On November 13, the WB Integrity Vice Presidency sent the ACC a third report on corruption evidence.
The report contained detailed evidence of corruption against public officials concerned as well as others, said an ACC official wishing anonymity.
The WB prepared the third report based on information received from the Canadian government and other sources.
The third report mentioned the names of those against whom corruption allegations had been raised in an earlier report. But the latest one contained more evidence, said the official.
The ACC thinks that all the corruption evidence provided by the WB might not be acceptable in Bangladesh courts as some laws vary from country to country, said a source in the ACC enquiry team.
ACC Commissioner Mohammad Shahabuddin said, “There may be a difference between the laws of our country and theirs. What they consider as corruption might not be regarded as crime in our country.”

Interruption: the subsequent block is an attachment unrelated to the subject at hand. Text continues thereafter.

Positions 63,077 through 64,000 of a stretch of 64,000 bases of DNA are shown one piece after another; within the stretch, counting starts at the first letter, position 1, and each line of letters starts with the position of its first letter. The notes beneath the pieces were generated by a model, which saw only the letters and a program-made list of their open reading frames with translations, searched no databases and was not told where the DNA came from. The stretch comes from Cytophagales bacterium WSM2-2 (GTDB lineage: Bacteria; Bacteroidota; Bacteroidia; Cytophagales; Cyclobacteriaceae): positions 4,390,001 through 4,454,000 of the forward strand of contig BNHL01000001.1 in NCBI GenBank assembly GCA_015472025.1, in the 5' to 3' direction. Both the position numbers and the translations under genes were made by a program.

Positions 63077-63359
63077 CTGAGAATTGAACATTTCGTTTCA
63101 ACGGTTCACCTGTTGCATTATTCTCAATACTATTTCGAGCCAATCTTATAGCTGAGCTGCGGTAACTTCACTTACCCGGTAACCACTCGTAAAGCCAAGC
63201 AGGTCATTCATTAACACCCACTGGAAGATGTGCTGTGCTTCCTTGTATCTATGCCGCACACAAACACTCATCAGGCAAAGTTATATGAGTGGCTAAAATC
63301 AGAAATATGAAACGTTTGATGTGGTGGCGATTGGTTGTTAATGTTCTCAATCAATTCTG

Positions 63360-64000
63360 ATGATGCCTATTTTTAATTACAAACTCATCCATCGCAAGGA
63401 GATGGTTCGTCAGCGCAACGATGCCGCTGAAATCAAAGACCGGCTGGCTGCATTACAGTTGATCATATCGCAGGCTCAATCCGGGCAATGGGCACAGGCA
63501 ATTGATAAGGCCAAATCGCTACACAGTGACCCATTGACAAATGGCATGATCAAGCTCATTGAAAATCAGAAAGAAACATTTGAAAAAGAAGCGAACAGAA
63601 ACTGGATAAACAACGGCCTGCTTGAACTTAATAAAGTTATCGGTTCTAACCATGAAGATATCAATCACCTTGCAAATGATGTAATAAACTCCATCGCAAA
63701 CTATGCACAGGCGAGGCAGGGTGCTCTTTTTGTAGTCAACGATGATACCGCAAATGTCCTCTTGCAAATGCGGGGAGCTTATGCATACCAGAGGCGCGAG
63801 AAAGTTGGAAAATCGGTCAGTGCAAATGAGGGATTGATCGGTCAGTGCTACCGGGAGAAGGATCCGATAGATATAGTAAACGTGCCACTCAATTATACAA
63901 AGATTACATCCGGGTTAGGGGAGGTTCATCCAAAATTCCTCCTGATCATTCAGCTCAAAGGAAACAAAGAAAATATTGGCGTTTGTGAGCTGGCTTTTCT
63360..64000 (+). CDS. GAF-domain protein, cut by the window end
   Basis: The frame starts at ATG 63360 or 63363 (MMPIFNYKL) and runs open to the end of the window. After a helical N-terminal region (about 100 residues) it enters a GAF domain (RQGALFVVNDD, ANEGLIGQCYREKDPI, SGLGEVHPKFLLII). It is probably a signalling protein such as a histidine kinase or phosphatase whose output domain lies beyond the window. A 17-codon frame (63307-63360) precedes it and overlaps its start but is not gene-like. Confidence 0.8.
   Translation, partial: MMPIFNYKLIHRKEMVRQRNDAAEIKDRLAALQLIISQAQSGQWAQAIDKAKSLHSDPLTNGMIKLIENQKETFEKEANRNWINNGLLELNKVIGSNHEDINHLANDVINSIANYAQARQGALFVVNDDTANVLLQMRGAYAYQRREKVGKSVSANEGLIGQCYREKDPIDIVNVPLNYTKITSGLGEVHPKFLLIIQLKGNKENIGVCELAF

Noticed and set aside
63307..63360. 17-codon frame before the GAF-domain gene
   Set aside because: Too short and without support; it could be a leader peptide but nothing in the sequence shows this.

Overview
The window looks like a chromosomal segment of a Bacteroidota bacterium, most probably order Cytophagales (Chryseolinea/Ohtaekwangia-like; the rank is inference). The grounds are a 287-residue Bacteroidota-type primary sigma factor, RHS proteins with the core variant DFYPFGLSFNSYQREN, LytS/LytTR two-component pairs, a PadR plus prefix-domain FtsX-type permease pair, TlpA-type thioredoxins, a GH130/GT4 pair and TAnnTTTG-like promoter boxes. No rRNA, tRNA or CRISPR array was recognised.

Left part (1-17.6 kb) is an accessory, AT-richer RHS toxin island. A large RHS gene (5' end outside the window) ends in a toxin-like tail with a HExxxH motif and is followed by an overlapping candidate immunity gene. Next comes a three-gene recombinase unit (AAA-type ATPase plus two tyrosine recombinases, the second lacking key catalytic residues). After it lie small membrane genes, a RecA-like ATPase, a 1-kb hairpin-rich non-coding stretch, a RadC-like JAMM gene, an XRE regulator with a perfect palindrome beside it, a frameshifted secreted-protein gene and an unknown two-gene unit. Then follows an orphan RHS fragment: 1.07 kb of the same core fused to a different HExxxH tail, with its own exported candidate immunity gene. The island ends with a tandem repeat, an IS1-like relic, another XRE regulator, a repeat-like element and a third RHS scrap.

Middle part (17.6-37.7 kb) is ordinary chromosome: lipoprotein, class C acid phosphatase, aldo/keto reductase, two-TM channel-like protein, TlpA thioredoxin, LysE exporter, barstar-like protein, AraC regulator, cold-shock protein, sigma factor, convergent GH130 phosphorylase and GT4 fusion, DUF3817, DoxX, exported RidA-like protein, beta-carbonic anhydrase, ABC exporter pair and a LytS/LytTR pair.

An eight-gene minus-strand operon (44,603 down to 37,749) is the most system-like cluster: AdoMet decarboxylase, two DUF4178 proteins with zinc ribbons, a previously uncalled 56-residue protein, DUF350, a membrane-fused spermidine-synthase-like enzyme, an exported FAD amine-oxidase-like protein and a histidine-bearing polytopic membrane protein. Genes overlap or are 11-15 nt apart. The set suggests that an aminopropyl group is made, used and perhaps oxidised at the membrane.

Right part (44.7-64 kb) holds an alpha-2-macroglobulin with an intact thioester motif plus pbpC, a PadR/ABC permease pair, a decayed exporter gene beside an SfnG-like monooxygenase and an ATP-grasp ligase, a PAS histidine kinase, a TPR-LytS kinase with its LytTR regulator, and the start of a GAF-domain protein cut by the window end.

These issues should be taken into consideration, he told reporters.
On the draft enquiry report, he said, “The report stated what they [the alleged conspirators] have done individually or collectively.”
He said the report mentioned that the offences the conspirators had committed could fall within the purview of the Corruption Prevention Act, 1947 and the Penal Code.
Shahabuddin said the commission may sue the alleged conspirators tomorrow after evaluating the enquiry report.
The ACC commissioner said less than nine people would be sued for their involvement in the corruption conspiracy, while the ACC chairman said the number would be less than 10.
Referring to the report, the ACC chairman said corruption had been committed in the bridge project but no bribe was exchanged.